Some other basic questions are still on the list. According with the TFEU and the following MoUs, the ESM works on a two ways mutual scheme: on one side Member Countries can ask the fund for support for the maximum amount of 2 per cent of the national GDP (that’s why Italy is supposed to have the chance to demand and obtain 37 billions and the credit line is estimated in 240 billions); on the other hand, each Country is expected to contribute to the collective fund. The entire “basket” should collect 704 billions of Euro. Since the mechanism has been not yet implemented, the Member States have deposited only a partial amount. Italy was expected to give to ESM 123,5 billions, but the current italian deposit is just 14,3 billions. In the ranking of contributors we are at the 3rd place: only Germany and France have been more generous than us.
It’s easy to understand the ESM has not been created for facing a pan-european crisis – as the pandemic is -. The original aim was to set up a fund capable to give revolving support to single Countries. The full amount (704 billions) is not enough if all European Members ask for financial help at the same time. And even thinking at the foolish hypothesis that the Fund can be enough for all, we must realize that money is not actually the basket. Not yet. Does it means that, if each Country asks for financial support by ESM, every member is expected to deposit the full national quote? And if yes, how soon? In alternative, can the Fund be financed by issuing some kind of European bonds? If yes, how is the impact on our internal already huge debt?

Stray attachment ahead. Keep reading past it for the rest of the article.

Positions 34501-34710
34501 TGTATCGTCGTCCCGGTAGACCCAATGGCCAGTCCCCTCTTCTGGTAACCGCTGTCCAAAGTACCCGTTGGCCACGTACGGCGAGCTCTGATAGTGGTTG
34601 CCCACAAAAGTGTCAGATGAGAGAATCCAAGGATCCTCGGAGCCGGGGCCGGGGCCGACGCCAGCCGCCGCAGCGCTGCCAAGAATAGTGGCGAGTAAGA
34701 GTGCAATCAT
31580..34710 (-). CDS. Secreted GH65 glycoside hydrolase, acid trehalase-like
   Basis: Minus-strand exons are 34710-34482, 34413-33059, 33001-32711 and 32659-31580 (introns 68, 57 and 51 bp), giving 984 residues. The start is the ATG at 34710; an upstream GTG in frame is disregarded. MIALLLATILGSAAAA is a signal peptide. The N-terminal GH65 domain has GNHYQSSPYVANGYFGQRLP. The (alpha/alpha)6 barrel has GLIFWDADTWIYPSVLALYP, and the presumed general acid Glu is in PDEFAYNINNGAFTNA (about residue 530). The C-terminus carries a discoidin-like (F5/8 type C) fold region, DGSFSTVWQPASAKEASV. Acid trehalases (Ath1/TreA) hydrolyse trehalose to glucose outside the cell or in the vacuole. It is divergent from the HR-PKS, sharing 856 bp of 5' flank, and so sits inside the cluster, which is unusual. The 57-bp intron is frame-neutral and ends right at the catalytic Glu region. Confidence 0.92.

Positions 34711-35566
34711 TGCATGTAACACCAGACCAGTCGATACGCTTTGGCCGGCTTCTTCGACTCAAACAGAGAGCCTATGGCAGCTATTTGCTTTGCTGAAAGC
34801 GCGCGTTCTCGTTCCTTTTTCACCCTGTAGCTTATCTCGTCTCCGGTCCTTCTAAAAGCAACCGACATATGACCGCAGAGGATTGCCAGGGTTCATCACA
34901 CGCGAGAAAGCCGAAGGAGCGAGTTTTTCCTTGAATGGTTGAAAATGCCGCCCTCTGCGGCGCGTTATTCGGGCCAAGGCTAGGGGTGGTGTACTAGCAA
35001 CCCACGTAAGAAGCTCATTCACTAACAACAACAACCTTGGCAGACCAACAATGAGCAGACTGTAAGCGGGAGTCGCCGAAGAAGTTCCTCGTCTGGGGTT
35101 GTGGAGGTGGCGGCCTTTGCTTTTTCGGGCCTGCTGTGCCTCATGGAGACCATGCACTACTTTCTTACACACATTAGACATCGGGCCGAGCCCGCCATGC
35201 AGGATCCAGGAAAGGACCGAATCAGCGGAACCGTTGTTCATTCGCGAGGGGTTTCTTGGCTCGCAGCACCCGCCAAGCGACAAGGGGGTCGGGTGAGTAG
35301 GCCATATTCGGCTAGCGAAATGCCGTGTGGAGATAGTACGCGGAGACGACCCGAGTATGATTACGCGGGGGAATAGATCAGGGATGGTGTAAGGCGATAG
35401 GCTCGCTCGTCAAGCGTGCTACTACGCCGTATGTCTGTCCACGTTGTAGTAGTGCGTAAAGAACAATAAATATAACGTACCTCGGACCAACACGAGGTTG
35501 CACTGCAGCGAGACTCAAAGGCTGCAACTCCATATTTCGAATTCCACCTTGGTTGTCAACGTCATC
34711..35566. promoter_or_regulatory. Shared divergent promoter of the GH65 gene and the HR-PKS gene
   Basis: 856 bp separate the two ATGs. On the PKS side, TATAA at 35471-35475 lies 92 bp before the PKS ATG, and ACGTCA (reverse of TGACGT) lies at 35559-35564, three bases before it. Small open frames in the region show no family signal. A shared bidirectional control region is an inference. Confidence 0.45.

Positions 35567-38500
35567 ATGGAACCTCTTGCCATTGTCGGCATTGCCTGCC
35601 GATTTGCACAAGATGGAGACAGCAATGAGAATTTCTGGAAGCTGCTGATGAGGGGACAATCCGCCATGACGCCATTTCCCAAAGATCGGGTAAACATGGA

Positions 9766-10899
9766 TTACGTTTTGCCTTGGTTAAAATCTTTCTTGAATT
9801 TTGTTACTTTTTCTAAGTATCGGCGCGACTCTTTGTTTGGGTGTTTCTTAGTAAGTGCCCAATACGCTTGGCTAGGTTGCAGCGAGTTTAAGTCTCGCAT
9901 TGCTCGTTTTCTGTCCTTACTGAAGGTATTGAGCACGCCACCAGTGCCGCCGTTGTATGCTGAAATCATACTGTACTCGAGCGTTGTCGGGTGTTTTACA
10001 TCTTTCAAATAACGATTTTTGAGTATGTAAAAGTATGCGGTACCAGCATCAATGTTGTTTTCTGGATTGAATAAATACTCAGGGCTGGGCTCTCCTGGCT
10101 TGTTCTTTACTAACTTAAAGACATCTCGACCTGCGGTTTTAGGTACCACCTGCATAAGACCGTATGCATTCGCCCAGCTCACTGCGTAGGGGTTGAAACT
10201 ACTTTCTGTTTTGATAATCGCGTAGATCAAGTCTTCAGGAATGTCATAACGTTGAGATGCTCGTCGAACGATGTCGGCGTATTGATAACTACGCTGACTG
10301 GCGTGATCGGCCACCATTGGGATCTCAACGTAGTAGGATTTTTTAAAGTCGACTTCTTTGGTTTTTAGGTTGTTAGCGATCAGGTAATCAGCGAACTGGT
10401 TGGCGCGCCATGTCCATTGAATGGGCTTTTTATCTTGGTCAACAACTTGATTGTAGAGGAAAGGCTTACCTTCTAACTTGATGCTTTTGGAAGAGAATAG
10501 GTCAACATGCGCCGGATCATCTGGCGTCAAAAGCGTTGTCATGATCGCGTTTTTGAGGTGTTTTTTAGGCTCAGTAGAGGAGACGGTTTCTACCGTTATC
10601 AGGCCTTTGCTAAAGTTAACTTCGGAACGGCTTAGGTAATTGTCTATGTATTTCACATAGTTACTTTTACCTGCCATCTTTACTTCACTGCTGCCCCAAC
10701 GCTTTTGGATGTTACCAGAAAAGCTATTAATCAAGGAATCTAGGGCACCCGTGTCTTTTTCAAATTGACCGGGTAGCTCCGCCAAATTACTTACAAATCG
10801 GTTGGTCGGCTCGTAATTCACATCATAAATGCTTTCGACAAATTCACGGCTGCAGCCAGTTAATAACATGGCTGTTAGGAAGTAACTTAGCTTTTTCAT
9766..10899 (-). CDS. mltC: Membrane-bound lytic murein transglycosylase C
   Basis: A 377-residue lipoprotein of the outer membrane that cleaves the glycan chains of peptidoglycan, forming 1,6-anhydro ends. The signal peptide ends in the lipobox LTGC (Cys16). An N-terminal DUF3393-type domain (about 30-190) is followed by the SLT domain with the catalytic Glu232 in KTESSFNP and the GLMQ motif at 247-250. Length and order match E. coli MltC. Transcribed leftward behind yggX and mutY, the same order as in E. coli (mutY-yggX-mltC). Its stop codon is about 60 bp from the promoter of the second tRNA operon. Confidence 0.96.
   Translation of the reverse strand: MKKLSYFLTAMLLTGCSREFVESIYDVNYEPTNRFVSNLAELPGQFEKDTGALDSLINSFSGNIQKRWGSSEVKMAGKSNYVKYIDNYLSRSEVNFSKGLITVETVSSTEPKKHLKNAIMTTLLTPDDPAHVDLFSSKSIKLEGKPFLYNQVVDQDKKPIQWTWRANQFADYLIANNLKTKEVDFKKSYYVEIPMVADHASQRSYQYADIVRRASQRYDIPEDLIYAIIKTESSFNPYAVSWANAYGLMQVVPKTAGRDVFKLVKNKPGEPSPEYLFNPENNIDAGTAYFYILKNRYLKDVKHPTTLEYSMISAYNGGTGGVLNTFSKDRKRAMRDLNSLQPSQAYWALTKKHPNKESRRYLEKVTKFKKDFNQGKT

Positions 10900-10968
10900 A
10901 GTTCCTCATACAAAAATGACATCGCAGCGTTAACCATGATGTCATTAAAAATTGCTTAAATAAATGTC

In the specific case of Italy, we are accepting a conditioned contribution of 37 billions expected to be deployed in six months and, in the meantime, we are taking the risk to be obliged to deposit an unknown amount of extra billions in the Fund. It does not make any sense.
Receiving economic support from Europe is precious, especially in the current times. No doubts that the capability to set up a collective strategy to face the crisis represents the foundation stone for the Europe of future. But any offer comes with price and conditions to be evaluated. And mutual respect is needed in any successful agreement.
If the EU and all the members will pay respect to Italy – despite the fact that the worst government of the republican history is currently in charge – a good deal for each counterpart is reachable. If members keeps pointing the finger at Italians blaming them to waste others’ money, or even worse, to steal EU money for feeding mafia, there are no questions to be answered and no debate to start. The latter is the fastest way to destroy EU and its founding fathers’ glorious history.